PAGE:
About the author

Tim Moss

Tim Moss has supported over 100 expeditions across all seven continents. He has climbed new mountains, crossed a desert on foot and recently cycled 13,000 miles around the world. He is a Fellow of the Royal Geographical Society London and a Guinness World Record Holder. He aims to encourage more people to live adventurously. Read more...

39 Comments

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  6. 6

    Tim

    Great article, thanks for the information. Very interested in bamboo as an alternative to merino.

    Reply
    1. 6.1

      Tim Moss

      Thanks Tim. I’m a big fan of bamboo although most companies seem to have stopped making it and the BAM range is very slow to dry unfortunately.

      Reply
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  10. 7

    Bego

    My partner is really happy with a Regatta Bamboo tshirt he bought this year, performance and odour control, but not old enough to judge durability. Funny I couldnt find it on the regatta webpage, but there are on amazon.uk!! My latest Icebreaker cycling merino tshirt has four holes after two months… not happy at all.

    Reply
    1. 7.1

      Tim Moss

      Thanks for that Bego and great to hear that there’s still some bamboo out there, even if you have to trawl amazon for it.

      Sorry to hear about your merino t-shirt though. Mine lasted a year before the hole’s started appearing but it’s never going to be as tough as the alternatives unfortunately.

      Reply
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  12. 8

    Scott

    Afternoon Tim,

    I’m taking the family (wife, 7 & 5 year old boys) to Lapland in December of this year & don’t know which type of base layer to go for to ensure we keep warm. The most strenuous activity I can see us doing is sledging but I can imagine there’ll be a lot of sitting still (sledging behind huskey, reindeer, skidoo’s etc.).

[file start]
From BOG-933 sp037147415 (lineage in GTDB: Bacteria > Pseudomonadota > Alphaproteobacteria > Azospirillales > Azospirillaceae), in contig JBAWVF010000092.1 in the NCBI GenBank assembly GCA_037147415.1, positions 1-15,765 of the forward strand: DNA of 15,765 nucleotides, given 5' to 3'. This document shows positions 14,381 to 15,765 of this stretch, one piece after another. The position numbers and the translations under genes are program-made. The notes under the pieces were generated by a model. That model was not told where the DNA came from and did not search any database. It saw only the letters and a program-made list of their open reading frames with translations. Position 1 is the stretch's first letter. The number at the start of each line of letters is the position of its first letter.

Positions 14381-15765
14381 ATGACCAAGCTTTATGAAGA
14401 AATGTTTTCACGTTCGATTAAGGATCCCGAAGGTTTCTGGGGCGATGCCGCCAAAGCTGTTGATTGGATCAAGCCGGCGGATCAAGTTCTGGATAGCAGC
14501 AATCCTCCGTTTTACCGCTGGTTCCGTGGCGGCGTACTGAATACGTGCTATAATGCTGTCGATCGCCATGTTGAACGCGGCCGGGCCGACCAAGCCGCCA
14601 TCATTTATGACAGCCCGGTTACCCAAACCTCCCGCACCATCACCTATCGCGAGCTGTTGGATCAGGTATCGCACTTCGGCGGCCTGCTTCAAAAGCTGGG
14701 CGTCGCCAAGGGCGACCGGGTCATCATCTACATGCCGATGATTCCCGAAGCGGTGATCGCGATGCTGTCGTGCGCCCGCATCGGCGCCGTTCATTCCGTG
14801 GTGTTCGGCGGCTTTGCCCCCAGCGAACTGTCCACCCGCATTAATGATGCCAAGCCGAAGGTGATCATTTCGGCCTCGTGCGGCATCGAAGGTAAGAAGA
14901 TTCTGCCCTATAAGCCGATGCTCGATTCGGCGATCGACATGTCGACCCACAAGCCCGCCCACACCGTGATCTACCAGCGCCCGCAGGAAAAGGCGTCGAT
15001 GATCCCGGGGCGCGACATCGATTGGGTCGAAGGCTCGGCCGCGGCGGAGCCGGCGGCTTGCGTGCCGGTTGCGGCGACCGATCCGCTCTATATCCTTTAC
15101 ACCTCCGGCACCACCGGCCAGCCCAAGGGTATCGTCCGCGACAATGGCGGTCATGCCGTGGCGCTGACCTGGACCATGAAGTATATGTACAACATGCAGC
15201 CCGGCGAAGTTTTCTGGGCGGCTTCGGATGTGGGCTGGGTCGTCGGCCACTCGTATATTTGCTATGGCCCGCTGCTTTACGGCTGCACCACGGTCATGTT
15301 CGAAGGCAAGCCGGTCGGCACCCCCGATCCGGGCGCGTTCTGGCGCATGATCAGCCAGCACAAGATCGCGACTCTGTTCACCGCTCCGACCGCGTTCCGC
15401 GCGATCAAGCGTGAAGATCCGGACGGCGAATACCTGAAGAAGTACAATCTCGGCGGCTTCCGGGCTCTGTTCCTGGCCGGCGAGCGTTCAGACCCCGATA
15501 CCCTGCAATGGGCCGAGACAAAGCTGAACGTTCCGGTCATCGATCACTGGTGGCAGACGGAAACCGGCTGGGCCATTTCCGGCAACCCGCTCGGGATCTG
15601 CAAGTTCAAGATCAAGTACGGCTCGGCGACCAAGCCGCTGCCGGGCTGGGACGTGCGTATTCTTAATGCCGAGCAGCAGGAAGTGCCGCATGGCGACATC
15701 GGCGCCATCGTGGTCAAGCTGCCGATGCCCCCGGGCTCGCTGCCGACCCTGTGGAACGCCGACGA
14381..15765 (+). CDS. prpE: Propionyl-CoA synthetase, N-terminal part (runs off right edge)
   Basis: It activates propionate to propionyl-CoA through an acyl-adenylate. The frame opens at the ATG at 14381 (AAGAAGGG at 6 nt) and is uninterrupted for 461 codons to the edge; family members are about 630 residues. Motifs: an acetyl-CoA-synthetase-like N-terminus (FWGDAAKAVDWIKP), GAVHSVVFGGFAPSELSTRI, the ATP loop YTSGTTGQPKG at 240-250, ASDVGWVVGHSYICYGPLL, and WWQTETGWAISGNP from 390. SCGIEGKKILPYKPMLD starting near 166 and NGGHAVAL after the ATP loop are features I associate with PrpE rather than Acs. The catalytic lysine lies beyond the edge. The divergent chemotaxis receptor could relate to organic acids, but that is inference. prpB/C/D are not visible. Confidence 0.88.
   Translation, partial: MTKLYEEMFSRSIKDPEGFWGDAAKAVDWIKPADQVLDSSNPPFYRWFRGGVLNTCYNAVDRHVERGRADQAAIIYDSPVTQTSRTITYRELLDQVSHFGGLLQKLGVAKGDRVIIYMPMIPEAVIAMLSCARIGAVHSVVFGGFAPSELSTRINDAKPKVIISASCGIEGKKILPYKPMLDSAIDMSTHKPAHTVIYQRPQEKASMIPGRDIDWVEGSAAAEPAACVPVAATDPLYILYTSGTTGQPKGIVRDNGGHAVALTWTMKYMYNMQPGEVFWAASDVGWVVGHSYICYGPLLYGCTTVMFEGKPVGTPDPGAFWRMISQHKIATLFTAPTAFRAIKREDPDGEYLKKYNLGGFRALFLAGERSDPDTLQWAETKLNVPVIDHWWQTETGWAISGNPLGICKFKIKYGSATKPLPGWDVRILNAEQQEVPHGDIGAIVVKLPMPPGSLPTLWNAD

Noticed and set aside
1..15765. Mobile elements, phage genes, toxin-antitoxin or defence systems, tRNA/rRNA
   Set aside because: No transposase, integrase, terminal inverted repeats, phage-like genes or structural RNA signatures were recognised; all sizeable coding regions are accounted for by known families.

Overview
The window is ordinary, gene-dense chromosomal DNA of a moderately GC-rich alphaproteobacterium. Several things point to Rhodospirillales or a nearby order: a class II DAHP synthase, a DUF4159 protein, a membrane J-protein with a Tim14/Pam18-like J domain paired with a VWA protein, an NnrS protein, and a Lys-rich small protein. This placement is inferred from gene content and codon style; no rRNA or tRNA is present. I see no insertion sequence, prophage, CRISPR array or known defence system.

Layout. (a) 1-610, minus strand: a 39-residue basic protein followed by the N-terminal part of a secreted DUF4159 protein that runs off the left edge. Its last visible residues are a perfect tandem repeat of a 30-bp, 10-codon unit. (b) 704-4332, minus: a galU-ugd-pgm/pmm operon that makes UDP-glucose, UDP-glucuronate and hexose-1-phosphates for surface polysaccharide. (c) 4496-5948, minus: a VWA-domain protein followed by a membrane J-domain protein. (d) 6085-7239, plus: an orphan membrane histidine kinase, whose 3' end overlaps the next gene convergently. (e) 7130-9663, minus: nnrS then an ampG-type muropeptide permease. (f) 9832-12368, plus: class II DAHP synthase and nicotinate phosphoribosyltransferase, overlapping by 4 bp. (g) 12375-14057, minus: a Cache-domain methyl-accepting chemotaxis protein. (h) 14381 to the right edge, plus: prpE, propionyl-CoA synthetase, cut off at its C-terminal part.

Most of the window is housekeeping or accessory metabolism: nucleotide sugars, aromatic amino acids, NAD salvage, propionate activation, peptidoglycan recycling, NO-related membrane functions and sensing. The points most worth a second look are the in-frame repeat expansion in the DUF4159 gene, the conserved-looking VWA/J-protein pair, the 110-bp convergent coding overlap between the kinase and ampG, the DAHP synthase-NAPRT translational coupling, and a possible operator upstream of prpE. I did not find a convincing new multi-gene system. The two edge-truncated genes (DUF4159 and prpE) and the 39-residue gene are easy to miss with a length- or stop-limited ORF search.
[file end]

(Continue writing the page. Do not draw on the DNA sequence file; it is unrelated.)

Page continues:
I need some advice on which material to go for.

    Reply
    1. 8.1

      Tim Moss

      Hey Scott, sounds great. I’m jealous! I wouldn’t worry about performance/wicking since it’s not high intensity so forget synthetics – they can feel cold and get smelly anyway.

      Both bamboo and merino would do you well. Bamboo feels nicer (in my opinion) and is perhaps a little cheaper. BAM would be good. If you want really warm – and are feeling flush – then try Swedish merino brand: Woolpower.

      That said, I reckon you’d be absolutely fine with cotton skiing thermals. Stuff you can probably get from department stores as well as in the end of season ski sales. They’ll be warm, cheap and tough, and you shouldn’t be sweating for long enough for them to cause a problem.

      Hope that helps?

      Enjoy!
      Tim.

      Reply
  13. 9

    Mike

    Hi Tim,

    That’s a really useful breakdown – thanks.

    I run hot all the time, so my problem is that I overheat easily and then sweat a lot. My main issue is being hot and bothered while hiking – when I stop my clothes might get cold because they’re wet, but that doesn’t really bother me as I’m warm blooded enough for it rarely to be a problem (and in fact it’s often quite nice).

    With that in mind, and given what you’ve written, is there anything better than a loose fitting cotton shirt or t-shirt for me when hiking in warm or hot places? My only issue with cotton is the heavy, wet and clingy feeling can be rather unpleasant sometimes.

    Everybody recommends merino wool to me – but it sounds to me like I’ll just feel even hotter!

    Thanks!

    Reply
    1. 9.1

      Tim Moss

      Hi Mike, thanks for the comment. An interesting question.

      For warm weather, I would definitely not recommend merino. As you guessed, it will probably be hotter and certainly won’t get rid of that wet, clingy feeling.

      A light bamboo t-shirt might be a slight improvement – they can be a bit less sticky – but I reckon you’re best bet would be a nylon trekking shirt. You get them in outdoors shops, they’re always khaki coloured and often made by Craghoppers or Columbia (like this one).